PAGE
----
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  • Stop calling it Track and Field

    I think the time has come for North Americans to start calling our sport Athletics, and for our magazine to follow suit.

    We have shown that we can be flexible: it now comes naturally to us to call the broad jump and hop,step,and jump by their proper names; hardly anybody calls it the 100-meter dash anymore.

    The British and French changed many decades ago, so let's follow suit!

  • #2
    I almost always call it athletics but that's because I deal with so many Europeans in working with our Olympic database. Our 3-letter abbreviation for the sport on our database is ATH. In the US I tend to say track & field athletics and combine them, because I know many of my e-mails will get to European sources.

    Lots of Olympic sports to talk about stuff like this - football instead of soccer, hockey instead of field hockey, handball instead of team handball.

    But one place I draw the line is when my Euro buddies try to talk about basketball matches and baseball matches. I tell them, look, its basketball games and baseball games. I agree we should follow you on football/soccer, etc., but we invented basketball and baseball (sorta), and we play them better than any nation (save Cuba in baseball but see below), so in those sports you should listen to us - and Cuba also calls them baseball games (in Spanish)

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    • #3
      Good idea, that way, the 3% of the general population who once in a while see fit to pay attention will give up completely.

      Get back with me when the rest of the world corrects their confusion in calling soccer, football.

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      • #4
        I thought it was Remembrance Day, not April Fool's.

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        • #5
          Track and field is descriptive -- you know exactly what sport is being talked about. Athletics is a term that is not particular to our sport and the phrases "that person is athletic" and "that person has an athletic body" do not lead one to think of a track and field athlete per se. I personally think that the English/European usage is flawed and I do not like it that much.

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          • #6
            Originally posted by noone View Post
            The British and French changed many decades ago, so let's follow suit!
            Did you not just give THE best reason NOT to do it??

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            • #7
              Oh the confusion this would create. College and high school athletic directors would have to change their job and department titles (I know, "athletic" isn't "athletics," but it's close enough) and everybody would be wondering why Oakland's baseball team isn't wearing track spikes. Or athletics spikes.

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              • #8
                Hey, I've got a swell idea... let's call our country's sanctioning body for our sport:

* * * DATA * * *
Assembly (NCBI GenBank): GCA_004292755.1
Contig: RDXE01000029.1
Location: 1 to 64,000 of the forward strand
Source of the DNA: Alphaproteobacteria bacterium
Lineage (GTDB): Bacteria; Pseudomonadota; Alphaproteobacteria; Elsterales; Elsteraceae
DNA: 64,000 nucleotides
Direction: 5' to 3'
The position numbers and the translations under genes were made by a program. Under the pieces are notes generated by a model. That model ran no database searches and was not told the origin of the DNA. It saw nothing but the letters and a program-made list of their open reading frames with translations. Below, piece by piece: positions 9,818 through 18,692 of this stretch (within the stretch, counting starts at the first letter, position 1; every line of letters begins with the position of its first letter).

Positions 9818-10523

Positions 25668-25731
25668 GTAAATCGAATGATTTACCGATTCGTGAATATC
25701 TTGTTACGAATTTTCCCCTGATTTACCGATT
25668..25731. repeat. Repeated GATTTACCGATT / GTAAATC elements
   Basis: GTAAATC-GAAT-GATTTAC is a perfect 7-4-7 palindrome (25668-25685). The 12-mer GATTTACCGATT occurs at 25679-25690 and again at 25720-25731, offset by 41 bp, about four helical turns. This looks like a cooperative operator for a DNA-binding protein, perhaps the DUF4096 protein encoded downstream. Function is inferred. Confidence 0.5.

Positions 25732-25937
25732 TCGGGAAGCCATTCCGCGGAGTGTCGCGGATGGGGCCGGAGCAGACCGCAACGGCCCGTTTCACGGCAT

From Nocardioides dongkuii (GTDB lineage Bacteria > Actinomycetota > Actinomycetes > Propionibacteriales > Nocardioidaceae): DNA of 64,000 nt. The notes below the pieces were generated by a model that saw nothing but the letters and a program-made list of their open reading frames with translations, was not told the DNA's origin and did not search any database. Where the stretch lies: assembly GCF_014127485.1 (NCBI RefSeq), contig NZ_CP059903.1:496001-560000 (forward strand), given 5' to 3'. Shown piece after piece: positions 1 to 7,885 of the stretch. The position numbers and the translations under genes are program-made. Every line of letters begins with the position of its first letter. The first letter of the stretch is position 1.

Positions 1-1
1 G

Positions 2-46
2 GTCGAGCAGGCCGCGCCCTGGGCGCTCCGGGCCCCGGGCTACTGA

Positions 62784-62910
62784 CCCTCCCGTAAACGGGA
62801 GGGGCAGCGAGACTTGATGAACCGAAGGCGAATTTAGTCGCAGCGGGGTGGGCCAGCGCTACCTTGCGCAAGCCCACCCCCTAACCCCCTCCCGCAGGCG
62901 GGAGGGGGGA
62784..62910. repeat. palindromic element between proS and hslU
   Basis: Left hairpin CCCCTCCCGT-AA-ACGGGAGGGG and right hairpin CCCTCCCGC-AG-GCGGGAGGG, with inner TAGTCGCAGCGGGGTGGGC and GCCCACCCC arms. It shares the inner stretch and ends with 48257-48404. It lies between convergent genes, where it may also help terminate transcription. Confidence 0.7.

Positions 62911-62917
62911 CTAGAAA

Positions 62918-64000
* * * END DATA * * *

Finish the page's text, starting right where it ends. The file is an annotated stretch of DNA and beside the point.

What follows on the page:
The Athletics Congress

                ( Oops, that's been tried ( and failed ) already ! )

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                • #9
                  The sport we revere is Track and Field (or Field and Track if you prefer) Athletics encompasses any physical sporting contest.

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                  • #10
                    If you call it "Athletics" I see it as assuming you are not an "athlete" unless you participate in this sport (of Track and Field).

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                    • #11
                      Say what: flexible.

                      You mean like when Britain joins the EU but is the only nation to retain its currency?

                      Is that the example you had in mind?
                      Last edited by Mr. Bowie; 11-12-2015, 05:02 AM. Reason: spelling

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                      • #12
                        Originally posted by Dave View Post
                        Get back with me when the rest of the world corrects their confusion in calling soccer, football.
                        Right. Because what's the sense in calling it football when they use an actual ball and primarily control it with their feet?
                        Regards,
                        toyracer

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                        • #13
                          just to be precise note that your hosts never call it "track and field"; we call it "track & field" :-)

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                          • #14
                            Originally posted by Mr. Bowie View Post
                            Say what: flexible.

                            You mean like when Britain joins the EU but is the only nation to retain its currency?
                            There are currently 9 EU members who do not use the euro.
                            Było smaszno, a jaszmije smukwijne...

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                            • #15
                              Originally posted by Mr. Bowie View Post
                              Say what: flexible.

                              You mean like when Britain joins the EU but is the only nation to retain its currency?

                              Is that the example you had in mind?
                              UK are not the only member of the EU who don't use the Euro

                              Bulgaria, Croatia, Czech Republic, Denmark, Hungary, Poland, Romania and Sweden have retained their own currency.
                              i deserve extra credit

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